Gender and Sex

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When considering gender and sex, a layman’s idea of these terms might be very different than a sociologist’s. There is an important distinction: sex, in terms of being “male” or “female,” is purely the physical biological characteristic differences – primarily anatomical differences. (There are also rare cases of “intersexual” individuals as outlined in the Navarro article, “When Gender Isn’t a Given”.) Gender, on the other hand, is an often misconstrued concept that is commonly mistaken as synonymous with sex. A non-sociologist might surmise the following, “men act masculine and women act feminine, therefore, it must follow that gender is inherent to sex,” however, this is not necessarily the case.

Biological factors (sex) and gender are correlated, but gender may or may not be caused by biological factors. Cherlin proposes four models of how gender is created: the biosocial model, the socialization model, the interactionist model and the patriarchic model. Only the first model, the “biosocial” model, allows for heredity and biological factors to play a role in determining gender. This model is based on the idea that biologically, men and women are predisposed to act a certain way “on average,” but also, that social factors play a strong role in determining whether biological tendencies prevail. According to this theory, biological differences account for only about a quarter of behavioral gender differences while social influences account for the remaining portion. Socialized traits are stronger than biological traits, and can eliminate biological traits, but biological tendencies are still important because it is a challenge for socialized traits to subdue biological traits. A good example of this is outlined in Ke...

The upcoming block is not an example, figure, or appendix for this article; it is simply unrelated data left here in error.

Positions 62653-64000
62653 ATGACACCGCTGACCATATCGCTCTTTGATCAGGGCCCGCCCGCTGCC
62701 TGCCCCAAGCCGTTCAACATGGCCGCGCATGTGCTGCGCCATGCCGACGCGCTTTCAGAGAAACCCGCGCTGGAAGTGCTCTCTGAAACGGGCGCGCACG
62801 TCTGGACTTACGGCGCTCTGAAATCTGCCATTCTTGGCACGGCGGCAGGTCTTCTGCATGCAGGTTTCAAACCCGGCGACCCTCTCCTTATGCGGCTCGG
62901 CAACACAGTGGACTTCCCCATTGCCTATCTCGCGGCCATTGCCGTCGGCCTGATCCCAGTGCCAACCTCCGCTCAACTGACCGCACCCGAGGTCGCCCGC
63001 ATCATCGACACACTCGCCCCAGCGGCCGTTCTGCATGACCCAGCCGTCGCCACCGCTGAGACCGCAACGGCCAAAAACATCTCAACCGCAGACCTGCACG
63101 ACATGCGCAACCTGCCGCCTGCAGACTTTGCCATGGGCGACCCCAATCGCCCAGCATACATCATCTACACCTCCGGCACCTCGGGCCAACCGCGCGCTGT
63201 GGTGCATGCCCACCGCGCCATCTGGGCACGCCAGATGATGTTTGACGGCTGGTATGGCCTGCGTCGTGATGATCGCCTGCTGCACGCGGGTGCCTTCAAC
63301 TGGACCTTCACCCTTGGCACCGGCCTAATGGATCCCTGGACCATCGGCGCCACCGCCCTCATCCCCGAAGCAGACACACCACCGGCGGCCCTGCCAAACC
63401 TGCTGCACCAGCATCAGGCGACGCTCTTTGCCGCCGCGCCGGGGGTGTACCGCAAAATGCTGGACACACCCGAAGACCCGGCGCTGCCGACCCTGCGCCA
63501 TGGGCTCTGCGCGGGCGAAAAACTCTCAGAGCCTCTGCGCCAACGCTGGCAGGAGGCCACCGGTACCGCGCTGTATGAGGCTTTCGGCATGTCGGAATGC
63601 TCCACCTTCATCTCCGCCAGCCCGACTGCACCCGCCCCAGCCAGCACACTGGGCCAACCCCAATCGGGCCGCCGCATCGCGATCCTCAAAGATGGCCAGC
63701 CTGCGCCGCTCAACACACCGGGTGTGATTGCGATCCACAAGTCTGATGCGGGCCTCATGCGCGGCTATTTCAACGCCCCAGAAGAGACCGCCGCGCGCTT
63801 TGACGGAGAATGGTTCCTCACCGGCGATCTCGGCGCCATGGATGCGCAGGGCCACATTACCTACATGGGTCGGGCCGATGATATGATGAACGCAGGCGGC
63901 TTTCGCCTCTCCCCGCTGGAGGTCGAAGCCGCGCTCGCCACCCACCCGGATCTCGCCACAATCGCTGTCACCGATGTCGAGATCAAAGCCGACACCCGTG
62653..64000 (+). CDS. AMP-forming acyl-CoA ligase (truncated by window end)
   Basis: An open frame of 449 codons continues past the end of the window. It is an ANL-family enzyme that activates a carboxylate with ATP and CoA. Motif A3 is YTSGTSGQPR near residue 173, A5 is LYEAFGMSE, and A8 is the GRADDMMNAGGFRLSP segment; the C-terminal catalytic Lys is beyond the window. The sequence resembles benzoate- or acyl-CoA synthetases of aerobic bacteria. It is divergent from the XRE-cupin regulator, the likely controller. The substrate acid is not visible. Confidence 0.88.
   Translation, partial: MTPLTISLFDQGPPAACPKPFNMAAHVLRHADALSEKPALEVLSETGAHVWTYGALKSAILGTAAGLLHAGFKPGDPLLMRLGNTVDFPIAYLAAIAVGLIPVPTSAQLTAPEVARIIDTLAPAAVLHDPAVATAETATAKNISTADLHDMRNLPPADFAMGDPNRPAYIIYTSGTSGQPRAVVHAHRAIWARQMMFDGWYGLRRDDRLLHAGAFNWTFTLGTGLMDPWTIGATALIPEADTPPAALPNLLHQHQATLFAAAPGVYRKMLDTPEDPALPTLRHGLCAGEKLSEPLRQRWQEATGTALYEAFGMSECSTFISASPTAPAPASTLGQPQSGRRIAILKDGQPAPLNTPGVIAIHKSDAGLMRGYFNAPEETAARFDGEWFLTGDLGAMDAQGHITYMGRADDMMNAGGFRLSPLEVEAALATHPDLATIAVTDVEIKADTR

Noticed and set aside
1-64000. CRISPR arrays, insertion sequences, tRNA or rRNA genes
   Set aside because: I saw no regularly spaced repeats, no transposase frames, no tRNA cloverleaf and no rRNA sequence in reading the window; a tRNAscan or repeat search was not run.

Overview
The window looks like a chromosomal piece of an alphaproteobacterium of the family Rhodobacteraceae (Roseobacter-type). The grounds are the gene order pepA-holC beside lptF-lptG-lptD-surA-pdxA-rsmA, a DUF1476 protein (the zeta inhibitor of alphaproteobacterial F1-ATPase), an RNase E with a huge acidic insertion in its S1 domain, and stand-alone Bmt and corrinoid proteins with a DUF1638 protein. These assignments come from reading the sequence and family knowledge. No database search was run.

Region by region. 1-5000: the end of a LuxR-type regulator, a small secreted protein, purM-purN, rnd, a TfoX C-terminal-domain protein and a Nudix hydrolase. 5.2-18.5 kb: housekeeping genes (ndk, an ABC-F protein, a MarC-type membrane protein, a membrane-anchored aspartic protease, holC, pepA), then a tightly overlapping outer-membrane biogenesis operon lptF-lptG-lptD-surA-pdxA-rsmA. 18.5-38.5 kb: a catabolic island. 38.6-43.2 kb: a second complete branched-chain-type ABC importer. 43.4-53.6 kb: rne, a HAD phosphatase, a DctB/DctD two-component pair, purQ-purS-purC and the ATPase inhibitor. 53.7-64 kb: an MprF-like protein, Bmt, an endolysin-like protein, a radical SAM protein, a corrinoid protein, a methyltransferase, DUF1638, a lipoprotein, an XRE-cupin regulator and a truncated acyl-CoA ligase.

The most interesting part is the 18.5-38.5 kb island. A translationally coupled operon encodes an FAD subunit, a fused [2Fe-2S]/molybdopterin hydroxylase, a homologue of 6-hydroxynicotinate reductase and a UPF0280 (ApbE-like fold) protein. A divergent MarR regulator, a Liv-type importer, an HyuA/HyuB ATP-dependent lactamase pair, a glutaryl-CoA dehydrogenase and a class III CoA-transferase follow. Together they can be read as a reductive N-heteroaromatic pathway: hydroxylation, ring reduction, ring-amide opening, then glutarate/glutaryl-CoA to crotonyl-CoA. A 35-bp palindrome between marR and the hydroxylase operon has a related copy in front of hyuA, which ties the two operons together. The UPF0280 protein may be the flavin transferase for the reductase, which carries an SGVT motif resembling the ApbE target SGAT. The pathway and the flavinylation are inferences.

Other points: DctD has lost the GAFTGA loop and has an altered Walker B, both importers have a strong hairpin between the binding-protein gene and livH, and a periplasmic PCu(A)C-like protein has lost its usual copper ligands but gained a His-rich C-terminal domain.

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...t exist if gender roles perpetuate, but I don’t think that gender roles are quite as fragile as supposed by this model. Finally, the patriarchic model is the least compelling to me. There are two reason: first, even in non-male dominated societal structures, such as socialist and communist societies, women have still held different gender roles. Second, I may be wrong in this perception, but even if this model is correct, patriarchy is socialization reinforcement and could be included in any of the biosocial, socialization or interactionist models as a socialization factor. To isolate this factor in a model of its own seems misandrist.

In sum, all models are important to understand and struggle with. After all, people need to question why gender roles differ, and question if the current gender roles are fair, in order to improve upon the current structure.
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